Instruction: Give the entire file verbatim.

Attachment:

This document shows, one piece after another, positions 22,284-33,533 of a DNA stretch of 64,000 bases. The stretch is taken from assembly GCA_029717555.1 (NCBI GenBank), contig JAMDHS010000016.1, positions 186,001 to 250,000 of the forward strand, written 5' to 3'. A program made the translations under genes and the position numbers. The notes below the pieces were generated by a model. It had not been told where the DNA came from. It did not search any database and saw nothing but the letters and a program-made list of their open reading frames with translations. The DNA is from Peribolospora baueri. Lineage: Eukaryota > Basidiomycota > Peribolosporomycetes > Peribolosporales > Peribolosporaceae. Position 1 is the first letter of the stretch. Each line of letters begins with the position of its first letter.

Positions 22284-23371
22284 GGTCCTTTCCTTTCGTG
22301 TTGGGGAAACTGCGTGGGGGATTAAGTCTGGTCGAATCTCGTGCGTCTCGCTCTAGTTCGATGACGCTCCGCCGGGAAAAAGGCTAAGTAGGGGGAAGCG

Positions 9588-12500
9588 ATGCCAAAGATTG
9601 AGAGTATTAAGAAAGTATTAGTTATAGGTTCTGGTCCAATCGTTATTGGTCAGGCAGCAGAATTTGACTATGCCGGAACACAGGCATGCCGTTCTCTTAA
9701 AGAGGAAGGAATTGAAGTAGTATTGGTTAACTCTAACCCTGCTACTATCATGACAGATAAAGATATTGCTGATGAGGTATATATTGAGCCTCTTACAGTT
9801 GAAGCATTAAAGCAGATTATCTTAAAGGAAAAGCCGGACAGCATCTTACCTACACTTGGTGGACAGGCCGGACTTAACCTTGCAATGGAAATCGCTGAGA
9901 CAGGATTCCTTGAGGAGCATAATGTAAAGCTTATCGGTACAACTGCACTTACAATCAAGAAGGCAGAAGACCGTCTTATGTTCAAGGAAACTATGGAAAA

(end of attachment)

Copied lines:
This document shows, one piece after another, positions 22,284-33,533 of a DNA stretch of 64,000 bases. The stretch is taken from assembly GCA_029717555.1 (NCBI GenBank), contig JAMDHS010000016.1, positions 186,001 to 250,000 of the forward strand, written 5' to 3'. A program made the translations under genes and the position numbers. The notes below the pieces were generated by a model. It had not been told where the DNA came from. It did not search any database and saw nothing but the letters and a program-made list of their open reading frames with translations. The DNA is from Peribolospora baueri. Lineage: Eukaryota > Basidiomycota > Peribolosporomycetes > Peribolosporales > Peribolosporaceae. Position 1 is the first letter of the stretch. Each line of letters begins with the position of its first letter.

Positions 22284-23371
22284 GGTCCTTTCCTTTCGTG
22301 TTGGGGAAACTGCGTGGGGGATTAAGTCTGGTCGAATCTCGTGCGTCTCGCTCTAGTTCGATGACGCTCCGCCGGGAAAAAGGCTAAGTAGGGGGAAGCG

Positions 9588-12500
9588 ATGCCAAAGATTG
9601 AGAGTATTAAGAAAGTATTAGTTATAGGTTCTGGTCCAATCGTTATTGGTCAGGCAGCAGAATTTGACTATGCCGGAACACAGGCATGCCGTTCTCTTAA
9701 AGAGGAAGGAATTGAAGTAGTATTGGTTAACTCTAACCCTGCTACTATCATGACAGATAAAGATATTGCTGATGAGGTATATATTGAGCCTCTTACAGTT
9801 GAAGCATTAAAGCAGATTATCTTAAAGGAAAAGCCGGACAGCATCTTACCTACACTTGGTGGACAGGCCGGACTTAACCTTGCAATGGAAATCGCTGAGA
9901 CAGGATTCCTTGAGGAGCATAATGTAAAGCTTATCGGTACAACTGCACTTACAATCAAGAAGGCAGAAGACCGTCTTATGTTCAAGGAAACTATGGAAAA